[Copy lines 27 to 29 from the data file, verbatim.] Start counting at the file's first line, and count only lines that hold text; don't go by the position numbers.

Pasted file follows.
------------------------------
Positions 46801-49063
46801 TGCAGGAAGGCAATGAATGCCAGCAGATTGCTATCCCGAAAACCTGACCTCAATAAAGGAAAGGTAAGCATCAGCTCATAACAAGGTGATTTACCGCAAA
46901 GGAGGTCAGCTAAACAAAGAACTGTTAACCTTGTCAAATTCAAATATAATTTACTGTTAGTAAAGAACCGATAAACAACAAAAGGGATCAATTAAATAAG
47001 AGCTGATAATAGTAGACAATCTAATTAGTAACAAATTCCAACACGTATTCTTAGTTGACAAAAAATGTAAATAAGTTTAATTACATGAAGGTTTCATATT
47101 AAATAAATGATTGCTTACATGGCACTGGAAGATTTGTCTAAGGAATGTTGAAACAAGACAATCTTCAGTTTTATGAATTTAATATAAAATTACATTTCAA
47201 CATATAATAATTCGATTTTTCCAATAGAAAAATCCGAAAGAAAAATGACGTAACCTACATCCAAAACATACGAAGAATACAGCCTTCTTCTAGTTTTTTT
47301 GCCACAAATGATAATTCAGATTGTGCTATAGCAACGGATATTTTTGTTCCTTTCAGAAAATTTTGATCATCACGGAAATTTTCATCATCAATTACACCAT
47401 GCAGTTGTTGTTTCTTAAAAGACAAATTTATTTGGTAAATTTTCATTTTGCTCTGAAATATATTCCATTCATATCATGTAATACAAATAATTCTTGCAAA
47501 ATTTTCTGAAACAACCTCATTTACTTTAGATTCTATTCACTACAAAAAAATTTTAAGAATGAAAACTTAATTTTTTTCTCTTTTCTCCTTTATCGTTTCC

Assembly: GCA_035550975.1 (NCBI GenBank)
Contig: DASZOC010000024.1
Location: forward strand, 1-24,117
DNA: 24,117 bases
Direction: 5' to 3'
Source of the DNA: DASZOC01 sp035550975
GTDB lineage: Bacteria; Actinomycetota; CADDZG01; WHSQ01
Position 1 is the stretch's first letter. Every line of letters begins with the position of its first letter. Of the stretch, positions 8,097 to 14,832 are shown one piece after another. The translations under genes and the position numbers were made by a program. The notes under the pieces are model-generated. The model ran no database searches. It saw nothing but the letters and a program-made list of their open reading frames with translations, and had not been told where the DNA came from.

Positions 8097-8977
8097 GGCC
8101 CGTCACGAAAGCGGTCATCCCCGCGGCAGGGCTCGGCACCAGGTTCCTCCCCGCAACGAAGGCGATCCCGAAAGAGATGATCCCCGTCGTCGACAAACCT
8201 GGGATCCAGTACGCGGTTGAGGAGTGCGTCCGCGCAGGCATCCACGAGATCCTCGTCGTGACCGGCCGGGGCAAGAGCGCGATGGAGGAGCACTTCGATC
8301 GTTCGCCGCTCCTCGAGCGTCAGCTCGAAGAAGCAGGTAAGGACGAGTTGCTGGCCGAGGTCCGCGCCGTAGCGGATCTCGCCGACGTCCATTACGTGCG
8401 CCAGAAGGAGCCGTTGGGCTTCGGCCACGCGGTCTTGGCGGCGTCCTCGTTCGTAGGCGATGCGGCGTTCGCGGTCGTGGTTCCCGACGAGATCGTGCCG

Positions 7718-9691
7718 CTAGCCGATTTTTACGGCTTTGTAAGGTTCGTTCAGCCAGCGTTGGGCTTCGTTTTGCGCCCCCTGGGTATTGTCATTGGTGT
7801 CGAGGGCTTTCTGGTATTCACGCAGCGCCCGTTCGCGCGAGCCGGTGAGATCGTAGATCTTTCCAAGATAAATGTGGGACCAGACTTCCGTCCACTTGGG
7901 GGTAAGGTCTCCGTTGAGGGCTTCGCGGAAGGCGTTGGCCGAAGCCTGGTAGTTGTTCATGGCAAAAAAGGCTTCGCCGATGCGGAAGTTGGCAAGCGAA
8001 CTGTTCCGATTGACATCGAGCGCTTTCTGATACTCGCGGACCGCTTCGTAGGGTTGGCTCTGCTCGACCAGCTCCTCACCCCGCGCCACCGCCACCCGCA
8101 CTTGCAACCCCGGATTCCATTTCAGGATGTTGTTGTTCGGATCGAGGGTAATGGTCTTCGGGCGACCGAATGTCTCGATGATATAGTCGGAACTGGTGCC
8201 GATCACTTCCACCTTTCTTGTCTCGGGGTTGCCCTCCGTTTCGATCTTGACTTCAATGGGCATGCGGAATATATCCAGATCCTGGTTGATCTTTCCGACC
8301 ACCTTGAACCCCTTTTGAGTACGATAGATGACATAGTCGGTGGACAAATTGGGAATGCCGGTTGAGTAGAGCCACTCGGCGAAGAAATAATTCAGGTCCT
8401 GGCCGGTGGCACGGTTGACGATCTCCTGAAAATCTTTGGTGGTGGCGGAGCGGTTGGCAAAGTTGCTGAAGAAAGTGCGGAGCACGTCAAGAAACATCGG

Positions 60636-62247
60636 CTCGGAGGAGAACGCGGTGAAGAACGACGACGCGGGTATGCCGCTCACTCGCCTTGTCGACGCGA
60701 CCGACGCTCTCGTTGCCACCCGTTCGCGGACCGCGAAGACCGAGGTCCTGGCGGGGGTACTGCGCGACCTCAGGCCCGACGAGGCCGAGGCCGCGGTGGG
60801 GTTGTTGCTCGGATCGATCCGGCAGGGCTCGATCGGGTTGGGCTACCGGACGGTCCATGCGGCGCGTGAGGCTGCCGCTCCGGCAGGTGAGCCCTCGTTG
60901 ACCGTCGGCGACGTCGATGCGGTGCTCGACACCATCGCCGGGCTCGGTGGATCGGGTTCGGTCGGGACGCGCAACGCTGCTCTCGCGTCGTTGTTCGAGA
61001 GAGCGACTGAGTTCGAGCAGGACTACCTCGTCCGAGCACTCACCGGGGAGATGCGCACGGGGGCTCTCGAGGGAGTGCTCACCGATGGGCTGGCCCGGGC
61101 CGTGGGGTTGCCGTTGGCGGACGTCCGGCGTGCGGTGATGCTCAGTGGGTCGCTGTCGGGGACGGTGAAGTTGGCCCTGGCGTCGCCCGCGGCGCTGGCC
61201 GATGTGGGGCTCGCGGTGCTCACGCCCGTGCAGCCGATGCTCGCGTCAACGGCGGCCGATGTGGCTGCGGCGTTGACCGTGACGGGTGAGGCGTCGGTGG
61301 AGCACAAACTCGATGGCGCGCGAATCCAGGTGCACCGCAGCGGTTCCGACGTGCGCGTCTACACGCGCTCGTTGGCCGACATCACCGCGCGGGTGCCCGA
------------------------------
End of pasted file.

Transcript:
7901 GGTAAGGTCTCCGTTGAGGGCTTCGCGGAAGGCGTTGGCCGAAGCCTGGTAGTTGTTCATGGCAAAAAAGGCTTCGCCGATGCGGAAGTTGGCAAGCGAA
8001 CTGTTCCGATTGACATCGAGCGCTTTCTGATACTCGCGGACCGCTTCGTAGGGTTGGCTCTGCTCGACCAGCTCCTCACCCCGCGCCACCGCCACCCGCA
8101 CTTGCAACCCCGGATTCCATTTCAGGATGTTGTTGTTCGGATCGAGGGTAATGGTCTTCGGGCGACCGAATGTCTCGATGATATAGTCGGAACTGGTGCC